Bumi scraps $2.3b deal to sell coal companiesadmin
Saturday, August 26th 2006
PT Bumi Resources, Indonesia’s biggest coal exporter, has canceled a US$3.2 billion deal to sell its two coal mining units to a consortium of local companies led by PT Renaissance Capital following a prolonged delay in the closing of the transaction.
Bumi’s finance director Eddie Soebari told The Jakarta Post on Friday that his company was forced to cancel the deal after seeing no clear sign as to when the consortium would be able to finalize the deal.
“We have not seen any positive progress since the agreement was signed in March. That’s why we have decided to cancel it, as we don’t want this kind of situation to affect our company,” he said in a telephone interview.
Renaissance, run by former Deloitte Touche Tohmatsu partner Samin Tan, agreed on March 17 to buy Bumi’s two coal mining units, PT Kaltim Prima Coal and PT Arutmin Indonesia, both of which operate in East Kalimantan.
Renaissance agreed to pay Bumi US$3.2 billion for 95 percent of Kaltim Prima Coal and 100 percent of Arutmin.
Bumi had already extended the deadline for the closing of the sales twice the signing of the agreement.
Soebari said the consortium had, however, been given the option to buy up to 25 percent of Bumi’s shares in the two mining companies, despite the cancellation.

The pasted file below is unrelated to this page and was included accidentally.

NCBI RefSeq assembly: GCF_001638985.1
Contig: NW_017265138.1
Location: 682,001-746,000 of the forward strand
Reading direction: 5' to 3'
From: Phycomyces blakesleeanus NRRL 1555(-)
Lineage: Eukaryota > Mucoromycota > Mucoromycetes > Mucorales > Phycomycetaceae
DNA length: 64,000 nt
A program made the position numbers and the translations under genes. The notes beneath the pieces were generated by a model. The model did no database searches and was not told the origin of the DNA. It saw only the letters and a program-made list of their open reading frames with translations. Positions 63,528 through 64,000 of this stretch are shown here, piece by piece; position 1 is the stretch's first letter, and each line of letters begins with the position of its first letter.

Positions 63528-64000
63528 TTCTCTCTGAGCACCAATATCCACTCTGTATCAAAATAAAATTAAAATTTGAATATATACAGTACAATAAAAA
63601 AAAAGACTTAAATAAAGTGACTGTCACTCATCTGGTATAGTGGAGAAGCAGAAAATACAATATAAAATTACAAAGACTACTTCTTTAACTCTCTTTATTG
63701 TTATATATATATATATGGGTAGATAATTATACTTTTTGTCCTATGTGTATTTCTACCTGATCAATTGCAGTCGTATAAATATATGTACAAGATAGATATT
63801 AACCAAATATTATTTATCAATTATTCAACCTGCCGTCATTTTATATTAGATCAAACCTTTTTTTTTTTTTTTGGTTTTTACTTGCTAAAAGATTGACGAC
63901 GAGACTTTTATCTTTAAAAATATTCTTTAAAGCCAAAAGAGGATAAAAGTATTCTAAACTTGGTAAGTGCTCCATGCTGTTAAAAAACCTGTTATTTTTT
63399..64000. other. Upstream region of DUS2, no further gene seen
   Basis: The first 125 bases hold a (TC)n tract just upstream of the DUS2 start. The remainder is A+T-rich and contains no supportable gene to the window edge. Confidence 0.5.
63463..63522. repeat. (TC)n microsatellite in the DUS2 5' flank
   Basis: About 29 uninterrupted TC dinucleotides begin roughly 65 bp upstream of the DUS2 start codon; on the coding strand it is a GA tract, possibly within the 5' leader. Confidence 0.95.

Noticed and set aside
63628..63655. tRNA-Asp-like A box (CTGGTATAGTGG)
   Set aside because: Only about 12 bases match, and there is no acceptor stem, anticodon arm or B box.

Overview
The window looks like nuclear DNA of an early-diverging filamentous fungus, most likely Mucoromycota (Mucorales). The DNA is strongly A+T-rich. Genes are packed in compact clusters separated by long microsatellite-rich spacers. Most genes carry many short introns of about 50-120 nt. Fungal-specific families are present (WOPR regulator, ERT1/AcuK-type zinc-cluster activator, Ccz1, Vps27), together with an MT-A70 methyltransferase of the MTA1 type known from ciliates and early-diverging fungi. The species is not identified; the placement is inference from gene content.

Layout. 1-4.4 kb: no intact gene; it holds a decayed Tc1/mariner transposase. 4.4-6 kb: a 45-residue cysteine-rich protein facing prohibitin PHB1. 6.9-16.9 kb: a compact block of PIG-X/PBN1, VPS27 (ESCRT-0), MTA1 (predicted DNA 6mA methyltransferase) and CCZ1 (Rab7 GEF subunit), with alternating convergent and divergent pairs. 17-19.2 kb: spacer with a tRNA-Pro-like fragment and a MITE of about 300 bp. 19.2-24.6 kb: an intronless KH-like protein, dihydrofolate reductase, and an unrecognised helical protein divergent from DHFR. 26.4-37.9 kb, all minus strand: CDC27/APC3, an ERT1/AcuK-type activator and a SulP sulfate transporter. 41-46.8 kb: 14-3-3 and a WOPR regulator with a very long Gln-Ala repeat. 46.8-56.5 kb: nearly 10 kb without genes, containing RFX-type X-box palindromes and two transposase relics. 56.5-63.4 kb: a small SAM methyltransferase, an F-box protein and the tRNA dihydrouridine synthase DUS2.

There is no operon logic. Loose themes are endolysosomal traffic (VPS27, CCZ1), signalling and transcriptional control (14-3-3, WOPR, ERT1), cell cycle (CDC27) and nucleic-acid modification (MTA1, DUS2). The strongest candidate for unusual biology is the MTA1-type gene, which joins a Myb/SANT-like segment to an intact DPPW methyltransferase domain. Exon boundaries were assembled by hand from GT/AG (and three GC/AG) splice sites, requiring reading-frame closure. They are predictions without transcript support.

Bumi, which is controlled by the family of Coordinating Minister for the People’s Welfare Aburizal Bakrie, said earlier that the company would merge with the another company run by the family, Energy Mega Pesada, to create one of Indonesia’s largest energy-based companies after the divestment of its coal units.
The company said that a larger part of the proceeds from the divestment would be injected into the merged company, which would expand into biofuel production. The money would be used to pay dividends to the existing shareholders and to repay the company’s debts.
Soebari said Bumi would go ahead with the merger plan but acknowledged that the company would have to raise at least US$800 million in loans to repay the debts due to the scrapping of the deal with Renaissance.
Without the sale, Bumi will have less money to invest in a planned merger with Energi Mega Persada, Indonesia’s second-largest publicly traded oil company.
Energi Mega, which indirectly owns part of the Lapindo gas field in East Java, has to bear a larger part of the costs that might arise because of the mud flow caused by faulty exploration well in the gas field.
The accident may cost Energi Mega about US$50 million, or 56 percent of its forecast pretax profit this year, PT Danareksa Sekuritas analyst Bonny Setiawan told Bloomberg.
Energi Mega’s subsidiary Lapindo owns half of the field, while Medco Energi has a 32 percent stake and Australia’s Santos Ltd. owns the remaining 18 percent.
Â© of The Jakarta Post